Harriet H. Naylor

photo of harriet

Harriet H. Naylor, always known familiarly as "Hat," was one of the true pioneers in the development of Volunteer Program Management as an acknowledged field in the United States.

She was consistently focused on: why volunteers are vital to a democracy; what is necessary to create an infrastructure that enables volunteers to do their best work; and how critical it is to strengthen the emerging profession of Volunteer Administration and Engagement. And she was saying these things before anyone else.

Trained both as a social worker and then as an adult educator, Naylor worked tirelessly to persuade both of these academic disciplines to recognize the importance of the effective leadership of volunteers. It was Naylor who coined the word "volunteerism" in a booklet she wrote in 1969; she wanted to differentiate it from "voluntarism" and "'voluntary." In the early 1970s, she was a key staff member of the National Center for Voluntary Action, from which the Points of Light Foundation eventually evolved more than 20 years later. And in 1973, she published Volunteers Today: Finding, Training and Working With Them, the first real book written about Volunteer Program Management. 

In the mid-1970s, Naylor was hired by what was then "HEW" (the former United States Department of Health, Education and Welfare) to become the first-ever national Director of its Office of Volunteer Development. Naylor's national visibility gave her a platform that she used ceaselessly to advocate both for volunteers and for those who coordinated their efforts. One of her most tangible accomplishments was to fight for recognition of our field as an occupation with its own career ladder. Before 1977, the U.S. Labor Department's influential Dictionary of Occupational Titles did not include any mention of Volunteer Program Management as a distinct type of work. The absence of this title made it difficult, if not impossible, for federal and state government agencies to create paid positions for this function. Moreover, many private industries followed the Labor Department's guidelines. So Naylor tackled the U.S. federal bureaucracy and made a difference. In the summer of 1977 issue, the Intergovernmental Personnel Notes announced the following:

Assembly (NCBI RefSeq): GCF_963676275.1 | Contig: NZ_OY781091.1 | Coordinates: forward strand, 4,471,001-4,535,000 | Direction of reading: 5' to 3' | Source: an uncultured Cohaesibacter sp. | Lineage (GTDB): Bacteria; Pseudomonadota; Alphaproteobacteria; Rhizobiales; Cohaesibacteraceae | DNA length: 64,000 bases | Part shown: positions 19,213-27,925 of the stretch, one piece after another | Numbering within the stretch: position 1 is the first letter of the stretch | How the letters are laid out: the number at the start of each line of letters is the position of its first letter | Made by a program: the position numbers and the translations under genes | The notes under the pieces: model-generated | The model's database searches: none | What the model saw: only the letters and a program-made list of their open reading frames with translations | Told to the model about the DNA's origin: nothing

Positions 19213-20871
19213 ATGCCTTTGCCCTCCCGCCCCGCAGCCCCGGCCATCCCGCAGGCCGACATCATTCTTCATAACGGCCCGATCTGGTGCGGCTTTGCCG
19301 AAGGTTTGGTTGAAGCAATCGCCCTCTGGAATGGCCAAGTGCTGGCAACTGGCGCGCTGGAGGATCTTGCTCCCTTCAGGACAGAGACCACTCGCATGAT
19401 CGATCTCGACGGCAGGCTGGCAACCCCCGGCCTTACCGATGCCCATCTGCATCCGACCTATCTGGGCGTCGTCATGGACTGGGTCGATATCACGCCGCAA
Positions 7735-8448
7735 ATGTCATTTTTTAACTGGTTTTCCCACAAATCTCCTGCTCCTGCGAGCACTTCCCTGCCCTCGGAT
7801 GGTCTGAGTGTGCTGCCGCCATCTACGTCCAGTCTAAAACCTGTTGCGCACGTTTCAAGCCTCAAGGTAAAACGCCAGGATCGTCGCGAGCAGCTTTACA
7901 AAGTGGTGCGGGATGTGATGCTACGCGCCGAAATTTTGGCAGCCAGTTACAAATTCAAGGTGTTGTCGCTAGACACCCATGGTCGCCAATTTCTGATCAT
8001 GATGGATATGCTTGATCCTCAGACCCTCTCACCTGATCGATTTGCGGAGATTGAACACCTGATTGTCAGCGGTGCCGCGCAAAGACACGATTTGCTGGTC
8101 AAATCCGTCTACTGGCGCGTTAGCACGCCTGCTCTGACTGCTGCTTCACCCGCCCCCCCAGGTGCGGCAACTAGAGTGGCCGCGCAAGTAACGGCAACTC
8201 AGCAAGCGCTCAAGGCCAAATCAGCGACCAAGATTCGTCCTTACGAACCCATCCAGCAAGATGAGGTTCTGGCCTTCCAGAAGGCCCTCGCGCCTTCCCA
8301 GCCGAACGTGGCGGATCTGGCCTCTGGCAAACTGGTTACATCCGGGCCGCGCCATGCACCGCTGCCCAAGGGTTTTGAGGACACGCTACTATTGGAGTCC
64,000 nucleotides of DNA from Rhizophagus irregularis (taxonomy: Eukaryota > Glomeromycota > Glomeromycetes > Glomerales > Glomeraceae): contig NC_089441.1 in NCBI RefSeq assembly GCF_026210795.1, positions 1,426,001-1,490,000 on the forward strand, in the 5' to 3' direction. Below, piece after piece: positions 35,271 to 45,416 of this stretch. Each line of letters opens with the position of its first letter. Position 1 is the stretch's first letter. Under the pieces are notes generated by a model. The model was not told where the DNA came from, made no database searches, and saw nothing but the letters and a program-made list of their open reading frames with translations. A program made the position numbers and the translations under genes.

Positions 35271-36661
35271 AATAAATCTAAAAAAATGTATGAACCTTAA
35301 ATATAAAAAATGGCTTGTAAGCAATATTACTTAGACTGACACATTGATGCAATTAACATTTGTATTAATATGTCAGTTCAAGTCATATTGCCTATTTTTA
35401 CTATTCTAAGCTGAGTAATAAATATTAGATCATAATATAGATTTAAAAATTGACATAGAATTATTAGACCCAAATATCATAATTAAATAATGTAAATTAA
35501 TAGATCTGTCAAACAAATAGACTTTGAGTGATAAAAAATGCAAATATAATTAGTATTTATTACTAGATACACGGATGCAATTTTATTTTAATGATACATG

Professionals Manage Volunteer Services
The latest edition of the U.S. Department of Labor's Dictionary of Occupational Titles has included a new career ladder and occupation: Supervisor, Coordinator, and Director of Volunteer Services. The Dictionary classifies the new positions as "professional, technical and managerial.

Offering Naylor's name and contact information for "readers seeking information on ways to upgrade positions in volunteer services," the article further said:

Recent surveys have shown that, for many of these positions, salaries are low and turnover is consequently high. However, it is in the interest of State and local governments to hire and retain skilled volunteer personnel administrators to encourage participation and program enrichment services.

To honor Naylor's strong support of the profession, the national Association for Volunteer Administration (AVA) created the Harriet Naylor Distinguished Member Service Award. From 1981 to 2004, this award was presented annually to an active AVA member who made an outstanding contributions to strengthen both the association and the field of Volunteer Resources Management.

Though many teased Naylor about being the “grandmother” of our field, there was a great deal of truth in that title because she was one of the first to give volunteer administration the status of a profession. She is frequently referenced as a pioneer, teacher, advocate, mentor and “gentle giant" of the field. Said her colleagues: 

  • “Hat was never too busy to take time for a young volunteer coordinator. Her spirit will live on in the hearts, minds and careers of the many volunteer administrators she inspired and encouraged.”  
  • “With her unflagging commitment to the importance of voluntary action research, she embodied the very highest aspirations of the scholar and practitioner.”
  • “For those of us who worked in the Association of Volunteer Bureaus, she was always a gadfly – in a nice way, but a powerful way.  She chose to work and make an impact in the most difficult of settings.”
  • “Her passion, wisdom, wit and personal leadership has truly moved mountains.”

(Bio Sources:  AVA documents, ENGAGE 2000 article)

What Others Say

"Hat was one of the rare few who reminds us clearly and eloquently that we are more than technical adepts; along with that, we are the custodians of values in a free society which are always precious."  - Ivan Scheier

"Hat understood how isolated we can all be and reached out to share her vision of the collective numbers of us working to strengthen volunteerism."  - Susan J. Ellis